is an experimental male contraceptive
method that is not yet approved for general use. Proposed methods of vas-occlusive contraception attempt to prevent sperm
from traveling down the vasa deferentia
. Potential methods include clip
, and other devices.
The intra vas device, analogous to the intrauterine device (IUD) for women, is meant to be a reversible alternative to a vasectomy. The device consists of a set of flexible, hollow silicone plugs, each about a millimetre in diameter and 2.5 cm long. The IVDs are inserted into the vas deferens and block the flow of sperm from the testes to the seminal glands.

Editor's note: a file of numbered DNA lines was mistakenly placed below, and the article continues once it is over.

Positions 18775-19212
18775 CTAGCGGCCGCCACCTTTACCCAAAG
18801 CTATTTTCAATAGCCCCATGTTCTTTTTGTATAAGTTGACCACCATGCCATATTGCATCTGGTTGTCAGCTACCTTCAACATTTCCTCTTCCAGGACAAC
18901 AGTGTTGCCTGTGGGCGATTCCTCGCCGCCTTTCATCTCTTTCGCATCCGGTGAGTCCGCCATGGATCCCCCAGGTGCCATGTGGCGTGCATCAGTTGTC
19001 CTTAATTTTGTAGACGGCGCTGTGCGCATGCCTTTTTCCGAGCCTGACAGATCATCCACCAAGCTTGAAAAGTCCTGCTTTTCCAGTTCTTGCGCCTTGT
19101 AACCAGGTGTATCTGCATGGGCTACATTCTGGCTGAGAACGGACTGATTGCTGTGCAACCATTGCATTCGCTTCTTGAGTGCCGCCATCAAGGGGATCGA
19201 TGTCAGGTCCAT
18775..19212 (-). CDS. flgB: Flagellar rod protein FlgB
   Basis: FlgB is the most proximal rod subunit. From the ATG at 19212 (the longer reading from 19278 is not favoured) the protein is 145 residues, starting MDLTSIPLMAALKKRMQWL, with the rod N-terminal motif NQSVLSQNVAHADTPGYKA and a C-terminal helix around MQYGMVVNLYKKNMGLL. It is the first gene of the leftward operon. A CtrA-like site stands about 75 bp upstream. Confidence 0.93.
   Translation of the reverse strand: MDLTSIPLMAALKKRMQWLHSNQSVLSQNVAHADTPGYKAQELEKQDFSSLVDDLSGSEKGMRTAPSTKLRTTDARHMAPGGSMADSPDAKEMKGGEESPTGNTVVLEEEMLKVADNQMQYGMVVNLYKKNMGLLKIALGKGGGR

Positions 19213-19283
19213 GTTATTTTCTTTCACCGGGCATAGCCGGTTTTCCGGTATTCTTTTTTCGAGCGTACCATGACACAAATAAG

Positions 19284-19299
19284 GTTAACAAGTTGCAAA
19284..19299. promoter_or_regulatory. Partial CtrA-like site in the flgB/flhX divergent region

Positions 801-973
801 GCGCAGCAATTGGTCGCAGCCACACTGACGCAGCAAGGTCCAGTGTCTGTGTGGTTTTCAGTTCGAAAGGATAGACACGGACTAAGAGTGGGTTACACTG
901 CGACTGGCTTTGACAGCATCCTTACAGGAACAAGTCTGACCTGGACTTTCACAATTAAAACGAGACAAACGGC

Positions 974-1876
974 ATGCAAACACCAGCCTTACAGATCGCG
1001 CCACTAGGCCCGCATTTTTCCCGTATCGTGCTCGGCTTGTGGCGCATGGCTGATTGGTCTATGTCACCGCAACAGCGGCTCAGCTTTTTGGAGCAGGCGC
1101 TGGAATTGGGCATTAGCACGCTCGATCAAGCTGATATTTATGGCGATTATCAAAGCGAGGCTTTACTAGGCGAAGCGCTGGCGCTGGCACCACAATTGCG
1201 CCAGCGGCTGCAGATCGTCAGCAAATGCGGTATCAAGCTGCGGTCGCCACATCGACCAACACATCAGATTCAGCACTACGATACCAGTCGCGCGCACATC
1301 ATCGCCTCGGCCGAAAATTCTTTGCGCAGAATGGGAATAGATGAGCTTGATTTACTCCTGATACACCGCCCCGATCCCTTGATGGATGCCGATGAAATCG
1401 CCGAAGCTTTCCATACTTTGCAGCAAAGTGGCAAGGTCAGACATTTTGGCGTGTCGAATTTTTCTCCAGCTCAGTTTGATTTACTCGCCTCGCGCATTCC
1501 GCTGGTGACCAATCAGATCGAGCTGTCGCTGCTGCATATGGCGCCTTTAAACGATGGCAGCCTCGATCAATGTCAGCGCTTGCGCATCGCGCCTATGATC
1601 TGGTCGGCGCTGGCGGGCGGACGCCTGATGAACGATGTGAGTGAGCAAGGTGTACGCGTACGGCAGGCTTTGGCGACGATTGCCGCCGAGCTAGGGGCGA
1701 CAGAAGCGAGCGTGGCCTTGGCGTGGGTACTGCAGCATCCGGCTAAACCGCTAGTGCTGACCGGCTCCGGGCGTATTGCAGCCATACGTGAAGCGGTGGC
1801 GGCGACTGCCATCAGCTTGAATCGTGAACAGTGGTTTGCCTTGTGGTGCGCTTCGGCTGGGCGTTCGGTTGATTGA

As of 2005
, human clinical trials are being performed to evaluate its effectiveness as a contraceptive. One version is currently in research and development at the Shepherd Medical Company in Vancouver
. Another version currently being researched in China is an elastomer
plug device, using medical-grade polyurethane
(MPU) and silicone rubber
(MSR) injected as a liquid.
The FDA approved human trials for the intra-vas device in 2006.
This would have similar side effects to vasectomy, such as formation of sperm antibodies.